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Fish Kills Could Be a Continuing Summer Theme

   The Missouri Department of Conservation (MDC) has received a high number of contacts this summer regarding fish kills across the southeast region of the state.  Record high temperatures and drought conditions are the most likely cause.

According to MDC Fisheries Management Biologist, Dave Knuth, the heat and drought cause oxygen levels to decrease in the affected bodies of water.  

“Fish and other aquatic animals need oxygen to live, and each body of water will be different in the amount of oxygen that it can hold or produce,” Knuth said.  

Water temperature, aquatic vegetation, fertility, number of fish, and the amount of sunlight the water receives will influence how much oxygen is in the water.  

Knuth explained as the water temperature increases during summer, water loses some of its capacity to hold oxygen.  Increasing water temperatures leads to increased fish activity and oxygen consumption.  

“This is why a majority of fish kills occur during the months of July and August when water temperatures exceed 90°F,” Knuth said. “The extreme weather this summer has caused ponds, lakes, and streams to reach higher water temperatures than normal this time of year.”

Little precipitation has further lowered oxygen levels in these bodies of water.  Drought conditions since the spring have caused low water levels in lakes and ponds and reduced flow in our streams.  Lack of water depth and flow reduces oxygen levels available to fish to breathe.  Shallow ponds or slow flowing streams will have warmer water temperatures limiting cool water refuge for fish and reduced oxygen levels.  Therefore, shallower ponds are more susceptible to fish kills than deeper ponds.  

Aquatic vegetation and algae can also influence oxygen levels, because plants produce oxygen only during the day and take-up oxygen both day and night.  

“As the amount of sunlight decreases, plants produce less oxygen.” Knuth explained, “During extended periods of cloudy weather plants can affect oxygen levels by consuming more oxygen than produced.” Knuth also pointed out plants are good for fish and ponds; however, too many plants can cause problems.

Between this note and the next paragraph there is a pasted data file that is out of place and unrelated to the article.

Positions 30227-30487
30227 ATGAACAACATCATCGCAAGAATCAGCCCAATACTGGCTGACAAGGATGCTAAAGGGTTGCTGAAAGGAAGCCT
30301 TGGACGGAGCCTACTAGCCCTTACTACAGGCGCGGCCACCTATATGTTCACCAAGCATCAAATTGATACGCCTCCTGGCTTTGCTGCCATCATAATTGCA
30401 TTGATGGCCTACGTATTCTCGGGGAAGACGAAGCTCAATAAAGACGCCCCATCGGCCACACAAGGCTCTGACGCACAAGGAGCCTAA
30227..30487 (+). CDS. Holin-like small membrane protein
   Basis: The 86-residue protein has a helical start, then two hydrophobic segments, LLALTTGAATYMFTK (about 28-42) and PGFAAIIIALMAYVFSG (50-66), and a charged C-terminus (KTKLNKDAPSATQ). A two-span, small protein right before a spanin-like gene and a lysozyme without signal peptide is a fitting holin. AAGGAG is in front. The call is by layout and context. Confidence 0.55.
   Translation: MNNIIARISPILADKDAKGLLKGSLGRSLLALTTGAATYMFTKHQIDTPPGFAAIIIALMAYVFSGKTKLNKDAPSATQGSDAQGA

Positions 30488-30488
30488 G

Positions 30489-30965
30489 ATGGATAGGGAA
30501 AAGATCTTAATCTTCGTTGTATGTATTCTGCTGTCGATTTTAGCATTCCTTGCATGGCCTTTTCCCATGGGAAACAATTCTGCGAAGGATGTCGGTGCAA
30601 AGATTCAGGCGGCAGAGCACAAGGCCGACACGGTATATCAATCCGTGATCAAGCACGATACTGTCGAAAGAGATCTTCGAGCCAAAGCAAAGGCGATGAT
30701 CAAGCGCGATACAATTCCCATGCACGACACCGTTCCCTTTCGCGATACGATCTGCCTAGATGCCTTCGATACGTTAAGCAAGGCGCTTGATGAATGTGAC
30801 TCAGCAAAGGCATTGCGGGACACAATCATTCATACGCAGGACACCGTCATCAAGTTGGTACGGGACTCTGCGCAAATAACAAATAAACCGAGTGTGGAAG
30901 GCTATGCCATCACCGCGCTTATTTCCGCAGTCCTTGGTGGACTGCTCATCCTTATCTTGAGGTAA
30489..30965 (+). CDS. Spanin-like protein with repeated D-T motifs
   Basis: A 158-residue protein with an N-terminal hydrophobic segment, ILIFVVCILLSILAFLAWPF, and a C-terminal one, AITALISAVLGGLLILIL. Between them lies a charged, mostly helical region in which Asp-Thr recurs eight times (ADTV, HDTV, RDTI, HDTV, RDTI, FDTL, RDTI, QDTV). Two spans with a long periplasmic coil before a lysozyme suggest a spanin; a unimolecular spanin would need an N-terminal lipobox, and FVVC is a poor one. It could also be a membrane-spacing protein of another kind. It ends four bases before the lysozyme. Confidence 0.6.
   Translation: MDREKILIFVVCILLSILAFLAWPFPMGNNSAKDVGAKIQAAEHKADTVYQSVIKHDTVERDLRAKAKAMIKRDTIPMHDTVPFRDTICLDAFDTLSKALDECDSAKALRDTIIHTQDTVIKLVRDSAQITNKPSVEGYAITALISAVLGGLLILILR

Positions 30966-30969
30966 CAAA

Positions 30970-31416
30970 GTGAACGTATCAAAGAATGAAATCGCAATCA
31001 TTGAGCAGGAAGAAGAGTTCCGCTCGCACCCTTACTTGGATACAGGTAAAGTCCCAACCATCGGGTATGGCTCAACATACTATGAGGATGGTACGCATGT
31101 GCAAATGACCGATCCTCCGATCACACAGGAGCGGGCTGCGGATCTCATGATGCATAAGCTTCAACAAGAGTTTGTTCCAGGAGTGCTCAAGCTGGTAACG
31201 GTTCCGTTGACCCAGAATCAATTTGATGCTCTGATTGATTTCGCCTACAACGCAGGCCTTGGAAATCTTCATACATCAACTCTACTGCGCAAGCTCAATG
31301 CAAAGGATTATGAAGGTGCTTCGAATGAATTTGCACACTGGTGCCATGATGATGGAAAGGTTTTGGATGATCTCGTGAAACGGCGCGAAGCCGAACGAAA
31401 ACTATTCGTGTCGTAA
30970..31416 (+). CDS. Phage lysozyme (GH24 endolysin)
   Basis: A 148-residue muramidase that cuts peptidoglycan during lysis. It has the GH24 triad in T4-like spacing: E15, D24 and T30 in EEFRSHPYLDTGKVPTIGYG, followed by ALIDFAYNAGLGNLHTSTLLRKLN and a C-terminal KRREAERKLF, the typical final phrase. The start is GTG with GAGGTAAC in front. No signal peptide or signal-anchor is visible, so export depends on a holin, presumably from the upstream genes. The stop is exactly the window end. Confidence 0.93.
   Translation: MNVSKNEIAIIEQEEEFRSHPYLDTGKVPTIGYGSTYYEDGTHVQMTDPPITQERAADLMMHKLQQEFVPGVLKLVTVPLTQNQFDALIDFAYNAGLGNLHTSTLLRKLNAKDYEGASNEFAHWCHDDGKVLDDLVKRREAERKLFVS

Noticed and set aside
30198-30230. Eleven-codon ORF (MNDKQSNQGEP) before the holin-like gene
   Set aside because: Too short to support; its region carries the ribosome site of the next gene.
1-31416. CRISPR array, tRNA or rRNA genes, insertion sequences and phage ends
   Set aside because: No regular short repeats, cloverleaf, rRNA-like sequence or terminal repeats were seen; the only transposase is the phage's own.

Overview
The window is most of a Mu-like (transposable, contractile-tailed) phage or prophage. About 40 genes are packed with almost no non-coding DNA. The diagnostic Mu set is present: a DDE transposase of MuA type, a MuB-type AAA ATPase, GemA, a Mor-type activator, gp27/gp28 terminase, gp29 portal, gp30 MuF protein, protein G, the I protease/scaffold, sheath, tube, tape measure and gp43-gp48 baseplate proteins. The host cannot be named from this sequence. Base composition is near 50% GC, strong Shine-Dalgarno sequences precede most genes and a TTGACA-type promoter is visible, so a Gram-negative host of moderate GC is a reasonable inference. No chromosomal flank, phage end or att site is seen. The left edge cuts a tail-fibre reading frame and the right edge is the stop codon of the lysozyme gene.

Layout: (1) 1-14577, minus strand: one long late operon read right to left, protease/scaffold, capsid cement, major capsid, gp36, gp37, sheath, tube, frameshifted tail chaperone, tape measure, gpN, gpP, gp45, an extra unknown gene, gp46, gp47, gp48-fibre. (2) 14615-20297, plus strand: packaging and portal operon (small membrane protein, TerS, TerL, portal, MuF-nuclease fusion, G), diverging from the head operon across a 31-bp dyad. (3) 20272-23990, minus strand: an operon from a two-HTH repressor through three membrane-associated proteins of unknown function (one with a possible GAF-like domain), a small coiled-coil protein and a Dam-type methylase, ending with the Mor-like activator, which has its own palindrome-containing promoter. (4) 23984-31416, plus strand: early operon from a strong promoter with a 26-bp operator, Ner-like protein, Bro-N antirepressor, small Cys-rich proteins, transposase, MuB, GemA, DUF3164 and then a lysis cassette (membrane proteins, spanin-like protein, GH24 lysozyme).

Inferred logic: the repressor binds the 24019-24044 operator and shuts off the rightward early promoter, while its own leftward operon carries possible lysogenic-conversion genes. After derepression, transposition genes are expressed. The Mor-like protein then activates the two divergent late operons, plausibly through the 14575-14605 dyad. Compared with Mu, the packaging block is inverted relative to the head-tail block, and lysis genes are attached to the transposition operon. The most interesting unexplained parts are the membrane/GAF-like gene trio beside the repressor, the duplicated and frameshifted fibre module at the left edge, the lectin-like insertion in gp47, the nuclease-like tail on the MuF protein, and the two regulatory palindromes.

According to Knuth, “balance is the key.”

Vegetation that covers 15 to 25 percent of the pond can provide great enhancements to your pond and fish populations.  If vegetation covers 30 percent or more of the pond it can become a problem.  Now is not the time to address an excessive vegetation problem but when water temps cool chemical control is a good option.

“Vegetative treatments done now, when water is warmer than 85°F will result in decomposing vegetation which can further deplete oxygen levels,” said Knuth.

Low oxygen levels can be detected when fish are seen on the surface of the pond gulping air.  This is commonly seen in the morning, when oxygen levels are at their lowest.  A quick response, if possible, is essential for saving the fish in your pond.

“The most feasible method to provide oxygen to the fish in your pond is to aerate the water,” Knuth said.

He said this can be done by using any kind of pump and nozzle to spray water from the pond into the air to allow it to pick up oxygen before reentering the pond.  

Knuth also recommends agitating the surface of the water by running a boat motor or commercial surface aerator.  Pond owners can also consider a diffused aeration system.

Fish kills are a natural occurrence; however, there are design steps you can make when managing your private pond to help avoid fish kills in the future.  Keep the watershed of your pond well vegetated with trees and shrubs to prevent excessive nutrient inputs.  

Ponds should be constructed with at least eight feet of water to ensure ample depth and less than 25 percent aquatic vegetation coverage should be maintained.  

“No one wants to see a fish kill, and they can be inevitable.  However, if we take preventative measures managing our water ways we can limit the impacts to our fish populations,”  Knuth said.

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